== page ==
Newsletter

Thanksgiving is around the corner. It’s time to gather with family, friends and of course, our pets!

Thanksgiving is time for celebration and creating new memories, and what a better way to do with a fun photo booth? I just did one and it was very fun and very affordable to create. So I wanted to share with you some key tips on how to create a successful and fun photo booth for your dogs for less than $50.

Dogs posing in my DYI Thanks Giving photo booth decoration.

Dogs posing in my DYI Thanks Giving photo booth decoration.

The basics:

  • Location on your home
  • A wall or DIY backdrop material
  • Fall decoration
  • Photography equipment: camera, tripod (optional), remote controller (optional).
  • Props: optional.
  • Gallery to share the photos afterwards
  • 1 squeaker or noisy toys
  • Knee pads (trust me, this will be your life saver!)

This is what I used for my own set:

  • Backdrop: I bought mine in Etsy but you can use a plain wall or you can also hang a white bed sheet.
    Photo booth decoration: I used some vintage wooden crates that I already had.
    The straw bales, the red leafs and the crown are from Michaels.

You can have the dogs sitting on the floor or if you don’t want to spend all the time on your knees, you can use a chair or a bench to place your pets.

I know that people really like props like faux moustaches, hats and glasses. I didn't use any of these props as it is hard enough to get the dogs to sit still with out the props. Plus, you’d see an arm coming from a corner. However, if you want to appear in the photo, then it’s much easier!

 

Now, let's talk more in depth about each thing:

1. Location on your home/space

Make sure that the space you choose is big enough to place the harvest decoration and for you to have some distance to take the photo. Ideally, and if you want to have this beautiful bokeh (or blurred background), you want to have the subject 3 ft from the wall and 3 ft from you.

Thanks to Rob & Lauren for letting me use their diagram to create my own.

Thanks to Rob & Lauren for letting me use their diagram to create my own.

 

2. The camera equipment:

Camera
A point-and-shoot camera can do the trick for a DYI photo booth. However, if you or any of your friends have a DSLR, better! DSLR are great to have a better control of the camera settings.

Tripod
Since dogs and kids move fast, it’s better to have the flexibility to move around to frame the photo perfectly. But if you want to be in the photo or want this to be a self-service photo booth, then yes, you need a tripod and a remote controller.

Lighting
This is the trickiest part of setting up a photo booth. Professional photo booths have fancy strobes to make sure there is enough light for a clear shot and no shadows. But since this is a DIY tutorial and the goal is to keep it under $50, we are going to use what we have around.

If you have a backyard, don’t think twice. Do it there! But make sure all of your guests have their photo taken while there’s still some sun.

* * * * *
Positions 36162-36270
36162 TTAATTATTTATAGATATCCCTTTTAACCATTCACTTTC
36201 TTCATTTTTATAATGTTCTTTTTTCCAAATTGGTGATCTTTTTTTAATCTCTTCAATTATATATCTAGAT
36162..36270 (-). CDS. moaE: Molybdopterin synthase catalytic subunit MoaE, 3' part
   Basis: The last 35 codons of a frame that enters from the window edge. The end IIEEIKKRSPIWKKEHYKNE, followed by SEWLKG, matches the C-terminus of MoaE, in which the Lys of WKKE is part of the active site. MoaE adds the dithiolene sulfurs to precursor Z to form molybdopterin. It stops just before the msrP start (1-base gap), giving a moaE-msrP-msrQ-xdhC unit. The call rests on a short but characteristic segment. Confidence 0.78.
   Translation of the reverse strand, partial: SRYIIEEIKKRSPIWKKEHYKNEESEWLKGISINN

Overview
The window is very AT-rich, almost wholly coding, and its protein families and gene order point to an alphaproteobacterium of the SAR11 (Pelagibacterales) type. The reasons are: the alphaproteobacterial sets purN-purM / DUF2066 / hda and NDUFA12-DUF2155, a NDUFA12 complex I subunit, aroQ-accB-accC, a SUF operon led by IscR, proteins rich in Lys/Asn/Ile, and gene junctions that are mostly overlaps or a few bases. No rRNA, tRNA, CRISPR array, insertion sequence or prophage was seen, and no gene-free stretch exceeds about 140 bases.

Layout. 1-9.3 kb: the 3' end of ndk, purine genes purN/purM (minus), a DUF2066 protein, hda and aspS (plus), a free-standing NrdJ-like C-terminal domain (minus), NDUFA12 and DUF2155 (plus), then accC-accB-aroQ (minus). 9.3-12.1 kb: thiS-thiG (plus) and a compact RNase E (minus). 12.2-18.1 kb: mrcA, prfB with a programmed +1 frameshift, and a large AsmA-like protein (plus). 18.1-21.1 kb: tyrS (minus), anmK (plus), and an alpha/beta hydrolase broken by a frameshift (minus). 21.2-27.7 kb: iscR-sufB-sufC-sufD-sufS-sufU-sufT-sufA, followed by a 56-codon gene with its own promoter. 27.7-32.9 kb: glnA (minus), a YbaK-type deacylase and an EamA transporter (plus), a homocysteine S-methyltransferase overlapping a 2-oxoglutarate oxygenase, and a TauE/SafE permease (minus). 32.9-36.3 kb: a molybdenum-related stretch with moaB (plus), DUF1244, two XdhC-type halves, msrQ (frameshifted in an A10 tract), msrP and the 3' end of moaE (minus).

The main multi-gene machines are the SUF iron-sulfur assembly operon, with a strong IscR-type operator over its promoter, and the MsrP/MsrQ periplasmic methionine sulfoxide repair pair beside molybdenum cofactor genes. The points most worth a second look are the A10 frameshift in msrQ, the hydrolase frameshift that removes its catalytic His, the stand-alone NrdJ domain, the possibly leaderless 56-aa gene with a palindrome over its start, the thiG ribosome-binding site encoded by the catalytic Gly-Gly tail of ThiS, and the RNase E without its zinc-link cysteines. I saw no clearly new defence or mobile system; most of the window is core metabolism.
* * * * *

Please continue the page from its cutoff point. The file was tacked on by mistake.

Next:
If you decide to do it indoors, keep reading.

dog-photos-of-pugs-with-fall-home-decor

The settings

1. ISO

If you don’t have a built in flash in your camera or don’t want to use one, push your ISO to at least, 800. If you have a semi or professional camera, go ahead and go for ISO 1200, 2000, 5000! Try and see what works best. I have a Canon 5D Mark III and a 50mm f/1.8 that works beautifully at ISO 10000 (yep, pretty high!). So try different ISO and see what gives you the best result without much noise.

Another option would be to use a floor lamp and put it next to the camera.

2. Aperture
If you want the blurred background, open your aperture up to f/2, f/2.8 if it’s only for one subject. If more people would like to be in the photo, close your aperture to f/3.5 or f/4; so everybody is in focus.

To make your life easier, choose Aperture priority mode.  If you only have a basic point-and-shoot without aperture priority mode, you can shoot in automatic.

cute-photos-of-dogs-for-halloween

3. Shutter speed
If you are afraid of missing the moment (and trust me, it's so easy to miss the moment), and if your camera allows, choose "Burst mode".

The photographer
You are the most important part of the whole thing! You want your subjects to look into the camera. Dogs get distracted easily, especially if there’s a huge and juicy turkey being cooked near by.

You want to capture their attention and what works best for me, is to have a squeaker in my other hand (right hand for the camera, left hand for the squeaker). If you don’t have a squeaker, you can use any dog toy or make sounds with your mouth (make sure that for this last one, you are surrounded with friends because it can look pretty awkward sometimes :) )

how-to-prepare-a-easy-photo-booth-step-by-step-for-dogs

Time to share the joy!
Once the fun is over, it’s time to share the photos with all your family and friends!
The best way to do it is through your Facebook, so people can tag themselves and spread the cheer! If you rather want to send the high resolution photos to your friends so they can print them, you can send the photos via email or Wetransfer.


Here’s is my shopping list and how much I spent:

  • Crates: Free. I already had them.
  • Pine cones: Free. Found them around my neighbourhood ($2.49 at Michaels)
  • Fall crown: $15 at Michaels with discount.
  • Big Pumpkins: $12
  • Small Pumpkins: $5
  • Straw bales: $10 for 2
  • Read leafs: $8 both strings (you can find real ones for free!)
  • Metal basket and hairy cloth: Free. Already have it.

TOTAL SPENT: $50 (Mission accomplished!)

What will you do for Thanks Giving? Comment below and share your ideas!


Share this tutorial if you found it useful! And don’t forget to subscribe to my newsletter to get special holidays discounts!



Comment

Book your free consultation

Let's meet and discuss your hopes for this project.

Newsletter

Subscribe and download your FREE Magazine.